In a perfect world, patient John Doe’s MRI results, blood pressure, medications, allergies, age, and other details of his medical history would be stored neatly in one EHR. It would be organized, searchable, and protected in a secure network. There would be no mistakes in his medical record, as there would be no paper transmissions, faxes, up-or-downloads, or data redundancy. The information would be easy to access, store, and analyze.
Each of Mr. Doe’s healthcare specialists treating his chronic condition could access and read the disparate healthcare test results with little fanfare. All test results, medications, and treatment plans would be in a simple language, and with it, the integrity of his care improved and related costs reduced - the promise of interoperability.
According to 2014 West Health Institute report, “The Value of Medical Device Interoperability,” interoperability could improve patient care with more than $30 billion in annual healthcare savings. This would include $2 billion in reduction of adverse events due to safety interlocks, $3 billion in reduction in redundant testing, $12 billion in increased clinical productivity – decreased time spent manually entering information, and $18 billion in shortening the length of stay, all translating to increased capacity for treatment.
Yet, ambitious as it may be, Mr. Doe’s story is not reality in today’s healthcare mainstream. Rather, few of our medical devices or information systems speak the same language.
According to a recent report by HIMSS Analytics, while over 90 percent of the hospitals surveyed by HIMSS use six or more types of devices that could be integrated with EHRs (such as defibrillators, electrocardiographs, vital signs monitors, ventilators and infusion pumps), only a third of hospitals actually integrate clinical data from medical devices with EHRs today. Researchers attribute these data aggregation challenges to the high cost of data exchange, complex integration, and lack of uniformity.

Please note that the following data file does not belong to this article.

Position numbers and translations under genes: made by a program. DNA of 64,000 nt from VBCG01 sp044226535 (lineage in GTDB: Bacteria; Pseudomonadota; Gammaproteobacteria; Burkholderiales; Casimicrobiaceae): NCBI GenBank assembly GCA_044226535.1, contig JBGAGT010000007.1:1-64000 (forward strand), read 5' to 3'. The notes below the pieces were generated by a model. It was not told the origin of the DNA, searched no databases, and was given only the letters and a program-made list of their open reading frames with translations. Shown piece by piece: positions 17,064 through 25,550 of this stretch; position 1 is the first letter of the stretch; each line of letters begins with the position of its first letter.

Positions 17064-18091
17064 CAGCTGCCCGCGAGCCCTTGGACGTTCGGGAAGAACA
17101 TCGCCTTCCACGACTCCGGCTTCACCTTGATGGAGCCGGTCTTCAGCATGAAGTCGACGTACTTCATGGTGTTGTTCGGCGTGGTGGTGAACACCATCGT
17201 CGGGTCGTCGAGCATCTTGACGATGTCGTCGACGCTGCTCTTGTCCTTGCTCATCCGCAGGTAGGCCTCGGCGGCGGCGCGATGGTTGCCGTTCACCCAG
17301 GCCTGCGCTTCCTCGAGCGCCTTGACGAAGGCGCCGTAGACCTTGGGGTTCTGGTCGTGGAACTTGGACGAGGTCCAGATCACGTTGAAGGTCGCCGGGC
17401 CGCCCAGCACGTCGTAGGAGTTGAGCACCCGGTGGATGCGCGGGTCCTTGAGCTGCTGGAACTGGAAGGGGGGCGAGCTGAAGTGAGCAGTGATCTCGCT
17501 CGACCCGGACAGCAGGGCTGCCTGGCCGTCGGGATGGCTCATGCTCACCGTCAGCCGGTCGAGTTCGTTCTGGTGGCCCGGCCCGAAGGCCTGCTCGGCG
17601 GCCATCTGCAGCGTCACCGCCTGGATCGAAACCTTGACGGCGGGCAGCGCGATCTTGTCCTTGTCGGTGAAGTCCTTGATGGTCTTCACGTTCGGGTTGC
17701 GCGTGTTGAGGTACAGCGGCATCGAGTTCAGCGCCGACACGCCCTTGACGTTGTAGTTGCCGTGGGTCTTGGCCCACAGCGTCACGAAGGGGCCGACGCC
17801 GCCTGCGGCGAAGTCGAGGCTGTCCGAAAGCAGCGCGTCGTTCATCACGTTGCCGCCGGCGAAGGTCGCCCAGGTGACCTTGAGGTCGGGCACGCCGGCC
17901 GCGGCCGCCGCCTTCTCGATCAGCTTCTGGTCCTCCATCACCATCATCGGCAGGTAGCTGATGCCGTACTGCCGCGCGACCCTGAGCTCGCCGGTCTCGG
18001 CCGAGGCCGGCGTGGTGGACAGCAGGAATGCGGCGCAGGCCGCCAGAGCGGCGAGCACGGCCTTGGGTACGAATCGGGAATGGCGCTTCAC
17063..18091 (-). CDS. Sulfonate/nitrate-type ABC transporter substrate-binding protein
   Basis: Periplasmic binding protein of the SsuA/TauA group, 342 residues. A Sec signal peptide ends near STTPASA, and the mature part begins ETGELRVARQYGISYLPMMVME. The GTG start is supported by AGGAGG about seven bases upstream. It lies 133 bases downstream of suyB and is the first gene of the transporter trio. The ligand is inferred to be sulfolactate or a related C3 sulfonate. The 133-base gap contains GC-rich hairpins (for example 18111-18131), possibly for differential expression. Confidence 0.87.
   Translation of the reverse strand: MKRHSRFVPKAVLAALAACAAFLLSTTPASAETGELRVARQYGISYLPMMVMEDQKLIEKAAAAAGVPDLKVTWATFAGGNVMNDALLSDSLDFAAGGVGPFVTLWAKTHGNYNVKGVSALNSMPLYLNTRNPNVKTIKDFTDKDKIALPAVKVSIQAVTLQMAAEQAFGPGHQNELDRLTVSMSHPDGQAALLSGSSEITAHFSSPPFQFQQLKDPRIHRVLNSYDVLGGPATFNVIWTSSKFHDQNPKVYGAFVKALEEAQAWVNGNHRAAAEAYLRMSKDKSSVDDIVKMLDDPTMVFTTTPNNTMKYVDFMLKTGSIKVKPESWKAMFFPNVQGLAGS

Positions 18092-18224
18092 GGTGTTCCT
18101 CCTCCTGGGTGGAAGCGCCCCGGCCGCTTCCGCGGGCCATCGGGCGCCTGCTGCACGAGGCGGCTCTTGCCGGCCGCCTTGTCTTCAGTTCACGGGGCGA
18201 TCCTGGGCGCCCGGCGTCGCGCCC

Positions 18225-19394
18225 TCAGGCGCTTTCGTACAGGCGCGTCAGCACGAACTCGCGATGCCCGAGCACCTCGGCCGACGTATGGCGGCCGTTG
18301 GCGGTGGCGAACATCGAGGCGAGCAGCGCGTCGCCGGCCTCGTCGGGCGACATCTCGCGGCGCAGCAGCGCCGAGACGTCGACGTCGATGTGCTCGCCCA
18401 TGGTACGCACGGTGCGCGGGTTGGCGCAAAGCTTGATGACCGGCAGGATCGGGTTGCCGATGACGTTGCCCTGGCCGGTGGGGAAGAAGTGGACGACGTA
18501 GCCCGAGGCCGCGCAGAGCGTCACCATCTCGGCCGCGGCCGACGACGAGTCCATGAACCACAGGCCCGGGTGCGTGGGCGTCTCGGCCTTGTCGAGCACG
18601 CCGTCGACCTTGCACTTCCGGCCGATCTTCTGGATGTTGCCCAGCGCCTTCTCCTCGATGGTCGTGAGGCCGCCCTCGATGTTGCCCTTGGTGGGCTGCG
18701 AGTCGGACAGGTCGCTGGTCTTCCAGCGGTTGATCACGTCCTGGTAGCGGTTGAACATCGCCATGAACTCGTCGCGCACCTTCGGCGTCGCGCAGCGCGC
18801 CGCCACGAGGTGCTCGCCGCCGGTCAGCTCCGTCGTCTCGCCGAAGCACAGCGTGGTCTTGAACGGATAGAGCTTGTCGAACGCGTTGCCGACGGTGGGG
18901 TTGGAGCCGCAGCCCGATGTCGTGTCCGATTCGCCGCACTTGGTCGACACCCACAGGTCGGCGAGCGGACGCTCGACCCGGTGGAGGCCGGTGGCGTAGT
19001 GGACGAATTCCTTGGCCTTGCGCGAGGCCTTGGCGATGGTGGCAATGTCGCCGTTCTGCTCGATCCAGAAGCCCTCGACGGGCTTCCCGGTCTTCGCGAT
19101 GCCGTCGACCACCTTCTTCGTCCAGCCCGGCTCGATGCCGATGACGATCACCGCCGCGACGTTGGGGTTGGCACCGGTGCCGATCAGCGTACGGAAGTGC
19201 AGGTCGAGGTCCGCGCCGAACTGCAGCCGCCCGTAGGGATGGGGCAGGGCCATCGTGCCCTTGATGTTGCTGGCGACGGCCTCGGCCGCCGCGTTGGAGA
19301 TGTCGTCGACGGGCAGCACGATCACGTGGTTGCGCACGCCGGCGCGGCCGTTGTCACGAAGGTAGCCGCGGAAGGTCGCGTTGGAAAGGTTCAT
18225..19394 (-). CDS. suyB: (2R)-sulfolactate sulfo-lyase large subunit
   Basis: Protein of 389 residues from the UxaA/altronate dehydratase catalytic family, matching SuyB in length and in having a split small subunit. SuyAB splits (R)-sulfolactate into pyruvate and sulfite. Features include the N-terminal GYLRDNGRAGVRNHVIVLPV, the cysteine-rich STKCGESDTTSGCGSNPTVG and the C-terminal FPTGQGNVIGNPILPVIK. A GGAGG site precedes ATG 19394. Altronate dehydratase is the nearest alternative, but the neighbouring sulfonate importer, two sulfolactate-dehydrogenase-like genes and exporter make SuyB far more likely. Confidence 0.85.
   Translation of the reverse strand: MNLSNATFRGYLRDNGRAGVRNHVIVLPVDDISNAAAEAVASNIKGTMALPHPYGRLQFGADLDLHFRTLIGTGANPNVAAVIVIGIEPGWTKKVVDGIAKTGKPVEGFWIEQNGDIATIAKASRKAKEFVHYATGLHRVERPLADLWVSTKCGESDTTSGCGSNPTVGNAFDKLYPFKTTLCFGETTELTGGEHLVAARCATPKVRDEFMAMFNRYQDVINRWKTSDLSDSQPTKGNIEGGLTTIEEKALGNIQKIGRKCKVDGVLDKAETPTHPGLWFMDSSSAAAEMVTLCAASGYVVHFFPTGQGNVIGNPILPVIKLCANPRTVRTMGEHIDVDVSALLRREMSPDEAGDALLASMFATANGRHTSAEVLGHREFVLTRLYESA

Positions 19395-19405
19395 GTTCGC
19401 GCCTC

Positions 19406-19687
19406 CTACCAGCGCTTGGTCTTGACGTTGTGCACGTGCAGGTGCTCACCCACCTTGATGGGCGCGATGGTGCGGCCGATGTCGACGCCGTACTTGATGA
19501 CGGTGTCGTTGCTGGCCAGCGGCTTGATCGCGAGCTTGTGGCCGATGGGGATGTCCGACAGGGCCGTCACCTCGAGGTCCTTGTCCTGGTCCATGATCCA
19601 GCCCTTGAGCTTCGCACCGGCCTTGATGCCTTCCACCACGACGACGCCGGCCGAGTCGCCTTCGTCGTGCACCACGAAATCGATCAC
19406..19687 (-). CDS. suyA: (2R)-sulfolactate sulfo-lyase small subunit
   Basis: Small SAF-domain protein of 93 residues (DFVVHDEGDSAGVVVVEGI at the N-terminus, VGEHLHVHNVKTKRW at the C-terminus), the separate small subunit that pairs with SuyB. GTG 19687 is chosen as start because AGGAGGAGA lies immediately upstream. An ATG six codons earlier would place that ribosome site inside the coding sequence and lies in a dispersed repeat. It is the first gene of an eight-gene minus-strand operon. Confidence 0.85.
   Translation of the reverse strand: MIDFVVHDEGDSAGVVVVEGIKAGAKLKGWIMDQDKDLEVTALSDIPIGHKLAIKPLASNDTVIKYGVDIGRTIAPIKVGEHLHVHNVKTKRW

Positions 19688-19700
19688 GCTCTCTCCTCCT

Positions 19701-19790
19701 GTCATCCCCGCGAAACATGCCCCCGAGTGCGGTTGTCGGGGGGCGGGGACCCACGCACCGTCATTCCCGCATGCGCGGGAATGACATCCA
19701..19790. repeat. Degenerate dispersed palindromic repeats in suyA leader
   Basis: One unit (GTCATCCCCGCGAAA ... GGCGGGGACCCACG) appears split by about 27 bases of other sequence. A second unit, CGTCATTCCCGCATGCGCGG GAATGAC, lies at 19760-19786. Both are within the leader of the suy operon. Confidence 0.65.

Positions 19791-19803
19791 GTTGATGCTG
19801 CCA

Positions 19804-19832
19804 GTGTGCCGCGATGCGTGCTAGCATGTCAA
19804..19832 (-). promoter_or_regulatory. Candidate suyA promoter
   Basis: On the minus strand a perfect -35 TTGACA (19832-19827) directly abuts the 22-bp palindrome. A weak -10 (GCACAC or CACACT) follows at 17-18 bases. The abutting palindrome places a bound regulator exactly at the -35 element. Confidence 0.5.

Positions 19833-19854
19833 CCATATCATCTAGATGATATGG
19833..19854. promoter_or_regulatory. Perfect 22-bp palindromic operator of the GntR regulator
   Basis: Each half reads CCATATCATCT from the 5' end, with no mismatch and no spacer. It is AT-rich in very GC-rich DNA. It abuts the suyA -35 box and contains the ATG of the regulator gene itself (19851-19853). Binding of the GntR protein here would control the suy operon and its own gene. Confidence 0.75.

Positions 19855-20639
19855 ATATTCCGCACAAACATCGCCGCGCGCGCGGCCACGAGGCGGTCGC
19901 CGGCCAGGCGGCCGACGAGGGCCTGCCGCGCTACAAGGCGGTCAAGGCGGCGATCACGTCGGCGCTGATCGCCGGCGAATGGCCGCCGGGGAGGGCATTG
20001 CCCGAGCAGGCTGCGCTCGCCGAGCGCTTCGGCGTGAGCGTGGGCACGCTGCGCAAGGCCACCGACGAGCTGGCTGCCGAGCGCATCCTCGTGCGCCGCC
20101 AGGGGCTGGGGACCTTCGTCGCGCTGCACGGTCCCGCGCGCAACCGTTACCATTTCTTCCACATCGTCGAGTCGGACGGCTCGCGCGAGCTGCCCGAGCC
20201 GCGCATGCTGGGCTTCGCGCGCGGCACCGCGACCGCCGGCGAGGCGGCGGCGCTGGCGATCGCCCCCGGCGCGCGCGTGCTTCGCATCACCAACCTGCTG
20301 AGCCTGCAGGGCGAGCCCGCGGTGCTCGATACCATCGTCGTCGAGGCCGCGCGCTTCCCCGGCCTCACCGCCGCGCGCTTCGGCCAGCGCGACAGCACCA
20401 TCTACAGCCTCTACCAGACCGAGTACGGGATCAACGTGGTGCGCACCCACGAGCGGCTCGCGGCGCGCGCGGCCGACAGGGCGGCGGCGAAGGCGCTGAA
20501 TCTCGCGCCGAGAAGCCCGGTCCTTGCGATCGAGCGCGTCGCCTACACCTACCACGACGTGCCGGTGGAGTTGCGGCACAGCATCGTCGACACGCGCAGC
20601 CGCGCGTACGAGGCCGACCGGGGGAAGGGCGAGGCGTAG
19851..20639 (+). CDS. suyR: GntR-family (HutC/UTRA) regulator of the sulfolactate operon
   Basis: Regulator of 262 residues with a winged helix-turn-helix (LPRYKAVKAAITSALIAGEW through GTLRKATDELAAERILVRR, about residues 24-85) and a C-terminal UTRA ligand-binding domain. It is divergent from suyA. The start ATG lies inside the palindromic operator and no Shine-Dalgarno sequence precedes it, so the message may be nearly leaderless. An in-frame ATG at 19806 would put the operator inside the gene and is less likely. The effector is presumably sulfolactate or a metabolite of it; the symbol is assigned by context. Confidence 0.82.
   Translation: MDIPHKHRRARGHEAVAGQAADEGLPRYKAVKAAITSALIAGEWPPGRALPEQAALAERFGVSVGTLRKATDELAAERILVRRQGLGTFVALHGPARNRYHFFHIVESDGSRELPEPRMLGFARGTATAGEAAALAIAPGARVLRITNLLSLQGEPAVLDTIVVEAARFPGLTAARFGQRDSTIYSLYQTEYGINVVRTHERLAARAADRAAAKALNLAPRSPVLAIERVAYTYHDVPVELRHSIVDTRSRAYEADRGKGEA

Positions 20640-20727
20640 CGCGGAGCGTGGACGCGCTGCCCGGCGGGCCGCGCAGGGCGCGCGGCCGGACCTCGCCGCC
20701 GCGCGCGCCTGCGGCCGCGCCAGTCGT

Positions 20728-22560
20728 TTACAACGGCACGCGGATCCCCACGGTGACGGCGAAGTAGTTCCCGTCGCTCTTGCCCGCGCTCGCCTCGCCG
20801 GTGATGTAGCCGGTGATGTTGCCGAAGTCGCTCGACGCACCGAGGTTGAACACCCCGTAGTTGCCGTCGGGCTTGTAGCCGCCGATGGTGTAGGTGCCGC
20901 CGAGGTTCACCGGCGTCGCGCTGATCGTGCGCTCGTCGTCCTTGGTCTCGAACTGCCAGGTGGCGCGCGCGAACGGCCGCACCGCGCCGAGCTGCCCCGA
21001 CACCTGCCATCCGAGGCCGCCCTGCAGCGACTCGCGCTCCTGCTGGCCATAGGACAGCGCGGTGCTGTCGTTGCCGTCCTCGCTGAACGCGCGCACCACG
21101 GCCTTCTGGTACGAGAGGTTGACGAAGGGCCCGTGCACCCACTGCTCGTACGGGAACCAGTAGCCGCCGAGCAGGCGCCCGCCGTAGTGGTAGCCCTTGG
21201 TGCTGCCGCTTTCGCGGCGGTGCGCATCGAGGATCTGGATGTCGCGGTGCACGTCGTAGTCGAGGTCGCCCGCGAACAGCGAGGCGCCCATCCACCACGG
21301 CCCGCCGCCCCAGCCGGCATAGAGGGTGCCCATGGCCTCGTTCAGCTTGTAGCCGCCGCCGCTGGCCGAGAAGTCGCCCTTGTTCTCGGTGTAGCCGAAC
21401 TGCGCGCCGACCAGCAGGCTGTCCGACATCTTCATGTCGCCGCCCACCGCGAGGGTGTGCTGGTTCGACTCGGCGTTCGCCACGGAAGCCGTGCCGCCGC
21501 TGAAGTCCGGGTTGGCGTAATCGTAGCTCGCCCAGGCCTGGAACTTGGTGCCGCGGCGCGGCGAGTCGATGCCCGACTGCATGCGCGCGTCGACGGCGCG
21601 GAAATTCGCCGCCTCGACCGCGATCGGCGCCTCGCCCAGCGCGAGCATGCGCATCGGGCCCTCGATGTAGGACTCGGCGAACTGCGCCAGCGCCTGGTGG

Yet, with the initiative for new uniform standards for data collection and reporting, including those that comply with MACRA (Medicare Access and CHIP Reauthorization Act of 2015), providers can validate treatment regimens and report associated outcomes to improve overall patient outcomes that will optimize reimbursement to cut costs. Experts agree that clinician efficiency is obtained first by accelerating the time to value healthcare applications – an accomplishment realized by building in interoperability with EHR systems. At a minimum, all systems should have the ability to:
- Transform medical data, including patient demographics, diagnoses detail and test results, into an industry standard format used and reused across systems,
- Maintain data compatibility with SNOMED, HEDIS and STAR metric standards,
- Connect various network-enabled medical devices and images to any major EHR,
- Reduce or eliminate manual data entry to improve patient health record accuracy and data collection,
- Secure connectivity to medical devices with patient data,
- Offer remote monitoring of EHR connections and usage statistics,
- Automate clinical procedure workflows by populating patient data with procedure checklists to/from the EHR,
- Highlight data discrepancies/ flag missing data,
- Assign pre-and-post procedure activities to clinicians via predefined worklists/workflows, and
- Make meaningful use a reality by populating an intuitive patient interface
With the new MACRA operational standards in play, the healthcare industry has never been so poised for interoperability, that is if it’s done right. We can think of no better investment in cleaning up healthcare data to improve efficiency and reduce costs and invite you to join us.
About the author: One of the nation’s top healthcare data executives and seasoned change agent, Mr. Kateian is the general manager of Jitterbit Health